"I think this will open the future for good relations," said Mohammad Battat, who in addition to studying for his master’s degree in American studies at Al-Quds teaches English to students at the junior-high level. "This is my first time meeting with Israeli and Jewish citizens, so this is also my first time living in the same building, sharing bathrooms, and eating with Israelis. It’s fantastic. We’re all human beings. We can live together."
As Oberlin’s Carol Lasser points out, a distinction between the Palestinian and the Israeli teams is that Israeli citizens are more focused on the status of democracy in their society, while Palestinians are more concerned about establishing their nation and their rights as citizens.
"We want people to come out of this with greater knowledge and a greater sense of possibilities," Lasser said. "The Palestinians in particular are trying to promote studies of the United States in the Mideast. We would like this to become a model for teaching American democracy in a manner that recognizes American flaws but doesn’t demonize the U.S."
The American Democratic Culture Partnerships are not intended to be a peacemaking mission, but they do aim to promote cross-cultural understanding. "The goal has been to reflect on the challenges of creating viable democratic societies in very different contexts: What do we share? What do we need to know about each other? For Oberlin students who have been so extremely critical of American democracy, it has opened their eyes to what strengths are worth embracing," Lasser said.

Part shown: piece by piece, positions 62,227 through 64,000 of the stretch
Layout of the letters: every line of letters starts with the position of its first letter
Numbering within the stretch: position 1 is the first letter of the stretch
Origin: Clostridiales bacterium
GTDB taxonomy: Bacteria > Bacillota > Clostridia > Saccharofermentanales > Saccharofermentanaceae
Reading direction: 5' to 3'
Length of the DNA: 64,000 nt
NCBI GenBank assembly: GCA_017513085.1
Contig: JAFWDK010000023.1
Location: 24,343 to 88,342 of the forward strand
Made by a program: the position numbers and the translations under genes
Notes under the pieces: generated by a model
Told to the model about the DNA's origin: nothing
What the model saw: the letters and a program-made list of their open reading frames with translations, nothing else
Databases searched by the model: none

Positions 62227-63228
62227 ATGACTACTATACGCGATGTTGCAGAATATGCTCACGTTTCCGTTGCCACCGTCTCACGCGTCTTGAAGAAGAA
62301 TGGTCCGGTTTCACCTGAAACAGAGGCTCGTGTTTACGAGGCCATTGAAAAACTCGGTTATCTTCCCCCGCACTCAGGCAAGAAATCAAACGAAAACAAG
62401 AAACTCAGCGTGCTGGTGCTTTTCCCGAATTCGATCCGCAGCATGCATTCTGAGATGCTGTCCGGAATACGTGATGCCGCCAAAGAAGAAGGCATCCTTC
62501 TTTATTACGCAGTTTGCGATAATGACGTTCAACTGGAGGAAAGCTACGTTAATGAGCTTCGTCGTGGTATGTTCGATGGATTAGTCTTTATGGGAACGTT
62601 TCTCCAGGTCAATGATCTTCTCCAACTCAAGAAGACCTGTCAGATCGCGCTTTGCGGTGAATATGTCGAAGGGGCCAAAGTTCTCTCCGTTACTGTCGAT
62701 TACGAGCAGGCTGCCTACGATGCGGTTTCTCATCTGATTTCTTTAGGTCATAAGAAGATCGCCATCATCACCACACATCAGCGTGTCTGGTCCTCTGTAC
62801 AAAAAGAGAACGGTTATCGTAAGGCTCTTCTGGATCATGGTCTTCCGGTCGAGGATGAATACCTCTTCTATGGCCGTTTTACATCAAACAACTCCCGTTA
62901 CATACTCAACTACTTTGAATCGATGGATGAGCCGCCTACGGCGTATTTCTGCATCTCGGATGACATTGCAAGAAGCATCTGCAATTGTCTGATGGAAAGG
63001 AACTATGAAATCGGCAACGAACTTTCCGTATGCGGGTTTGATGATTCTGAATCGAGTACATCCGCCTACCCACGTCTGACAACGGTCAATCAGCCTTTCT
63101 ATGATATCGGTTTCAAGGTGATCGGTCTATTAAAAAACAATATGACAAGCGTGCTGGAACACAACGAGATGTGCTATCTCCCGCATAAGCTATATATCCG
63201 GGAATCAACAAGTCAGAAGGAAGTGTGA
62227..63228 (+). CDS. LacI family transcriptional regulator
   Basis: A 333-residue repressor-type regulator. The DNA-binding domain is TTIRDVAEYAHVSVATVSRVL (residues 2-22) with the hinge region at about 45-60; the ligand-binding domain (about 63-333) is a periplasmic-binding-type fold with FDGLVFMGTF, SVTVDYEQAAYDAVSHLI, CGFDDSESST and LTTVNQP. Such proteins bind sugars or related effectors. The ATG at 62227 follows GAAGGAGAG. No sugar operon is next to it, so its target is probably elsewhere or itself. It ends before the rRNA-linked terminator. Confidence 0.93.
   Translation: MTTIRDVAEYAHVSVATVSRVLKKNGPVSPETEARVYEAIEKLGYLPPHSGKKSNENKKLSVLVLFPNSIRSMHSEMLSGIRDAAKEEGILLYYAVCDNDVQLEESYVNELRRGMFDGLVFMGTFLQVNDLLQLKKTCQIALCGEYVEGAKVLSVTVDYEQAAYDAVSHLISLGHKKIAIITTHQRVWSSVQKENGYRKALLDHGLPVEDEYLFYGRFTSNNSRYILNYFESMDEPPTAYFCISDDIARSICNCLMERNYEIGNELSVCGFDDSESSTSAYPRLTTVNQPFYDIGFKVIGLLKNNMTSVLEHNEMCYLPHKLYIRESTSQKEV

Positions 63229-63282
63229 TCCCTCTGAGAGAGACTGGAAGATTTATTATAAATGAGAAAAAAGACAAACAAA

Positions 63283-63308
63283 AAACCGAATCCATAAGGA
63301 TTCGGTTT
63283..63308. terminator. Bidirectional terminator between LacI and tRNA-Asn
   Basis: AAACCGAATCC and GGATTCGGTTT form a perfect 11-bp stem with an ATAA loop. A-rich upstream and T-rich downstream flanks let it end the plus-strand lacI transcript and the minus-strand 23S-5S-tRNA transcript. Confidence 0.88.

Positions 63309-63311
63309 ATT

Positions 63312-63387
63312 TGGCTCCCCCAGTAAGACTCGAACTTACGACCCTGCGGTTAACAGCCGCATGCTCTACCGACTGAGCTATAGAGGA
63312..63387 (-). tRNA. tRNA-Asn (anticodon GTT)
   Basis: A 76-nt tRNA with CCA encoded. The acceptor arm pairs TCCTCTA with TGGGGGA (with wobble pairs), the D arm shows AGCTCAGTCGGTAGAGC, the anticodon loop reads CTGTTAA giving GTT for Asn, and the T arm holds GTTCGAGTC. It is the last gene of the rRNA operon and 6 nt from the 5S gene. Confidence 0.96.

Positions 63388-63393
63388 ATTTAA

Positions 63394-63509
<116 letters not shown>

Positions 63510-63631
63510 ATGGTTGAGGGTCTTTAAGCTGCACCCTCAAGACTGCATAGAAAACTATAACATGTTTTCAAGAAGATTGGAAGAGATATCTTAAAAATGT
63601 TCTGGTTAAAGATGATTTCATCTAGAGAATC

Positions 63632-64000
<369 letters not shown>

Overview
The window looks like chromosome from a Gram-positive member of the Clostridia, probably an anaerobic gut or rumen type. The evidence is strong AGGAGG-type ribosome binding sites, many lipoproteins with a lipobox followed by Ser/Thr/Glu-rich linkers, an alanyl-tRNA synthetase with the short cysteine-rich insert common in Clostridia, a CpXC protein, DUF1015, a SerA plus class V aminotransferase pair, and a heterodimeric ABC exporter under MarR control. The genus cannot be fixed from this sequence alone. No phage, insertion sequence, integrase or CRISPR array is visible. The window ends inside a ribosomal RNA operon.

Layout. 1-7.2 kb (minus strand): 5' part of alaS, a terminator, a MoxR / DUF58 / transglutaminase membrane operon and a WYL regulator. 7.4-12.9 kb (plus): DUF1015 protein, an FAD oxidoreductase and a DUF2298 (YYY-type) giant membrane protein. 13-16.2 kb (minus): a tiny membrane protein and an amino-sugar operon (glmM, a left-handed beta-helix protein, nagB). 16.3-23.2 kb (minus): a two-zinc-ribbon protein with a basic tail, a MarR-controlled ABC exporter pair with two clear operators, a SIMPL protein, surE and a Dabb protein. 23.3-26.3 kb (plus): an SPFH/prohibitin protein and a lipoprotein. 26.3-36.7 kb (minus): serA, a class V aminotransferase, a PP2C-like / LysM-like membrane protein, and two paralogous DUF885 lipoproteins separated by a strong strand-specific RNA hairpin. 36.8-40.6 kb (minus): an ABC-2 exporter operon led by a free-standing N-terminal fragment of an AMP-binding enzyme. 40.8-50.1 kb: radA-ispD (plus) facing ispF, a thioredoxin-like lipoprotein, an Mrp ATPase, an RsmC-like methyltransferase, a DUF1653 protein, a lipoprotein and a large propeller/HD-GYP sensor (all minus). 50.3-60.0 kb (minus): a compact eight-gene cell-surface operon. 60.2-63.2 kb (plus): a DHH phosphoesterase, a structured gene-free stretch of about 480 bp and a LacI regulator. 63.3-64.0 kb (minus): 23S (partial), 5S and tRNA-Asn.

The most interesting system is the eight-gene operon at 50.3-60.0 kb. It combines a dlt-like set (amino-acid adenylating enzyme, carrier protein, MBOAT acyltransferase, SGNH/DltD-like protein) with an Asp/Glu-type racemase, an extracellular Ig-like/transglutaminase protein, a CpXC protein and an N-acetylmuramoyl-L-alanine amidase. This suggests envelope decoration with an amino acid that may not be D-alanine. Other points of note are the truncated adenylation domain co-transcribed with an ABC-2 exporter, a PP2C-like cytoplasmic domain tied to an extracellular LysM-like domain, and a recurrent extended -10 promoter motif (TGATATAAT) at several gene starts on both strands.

Samuel Lawrence, a senior at Oberlin majoring in history and visual arts, contends that he is both critical and proud of the U.S. government. From his personal standpoint as a Jewish American, Lawrence said he was interested in engaging with Israeli and Palestinian students because he is also critical of the state of political conflict in the Mideast.
"I want to look at cases in U.S. history, the mistakes that we’ve made and what we’ve done right, as a way to gain insight into the conflict in Israel and Palestine," Lawrence said.
Outside of the classroom, the students shared a lot of laughter and enjoyment while sharing cultures, particularly over the meals they prepared together at Keep.
Naama Raz, a history major at Tel Aviv, said the relaxed atmosphere helped ease some of her anxieties coming into the seminar. It never occurred to her that she would be living in the same house with the Palestinian team members, and she was nervous at the start.
"I was so afraid before I came," said Raz. "But I will take a good experience from it. With the circumstances in Israel, I don’t see everyone as terrorists because I have less interaction with that. Assil saw so many soldiers in her life—it’s hard to be in Palestine without seeing soldiers."
Raz and others agreed that the study of American democracy and American history provoke an endless dialogue.
"It’s our job to talk if no one else will," she said.
Amanda Nagy is a staff writer for Oberlin’s Office of Communications.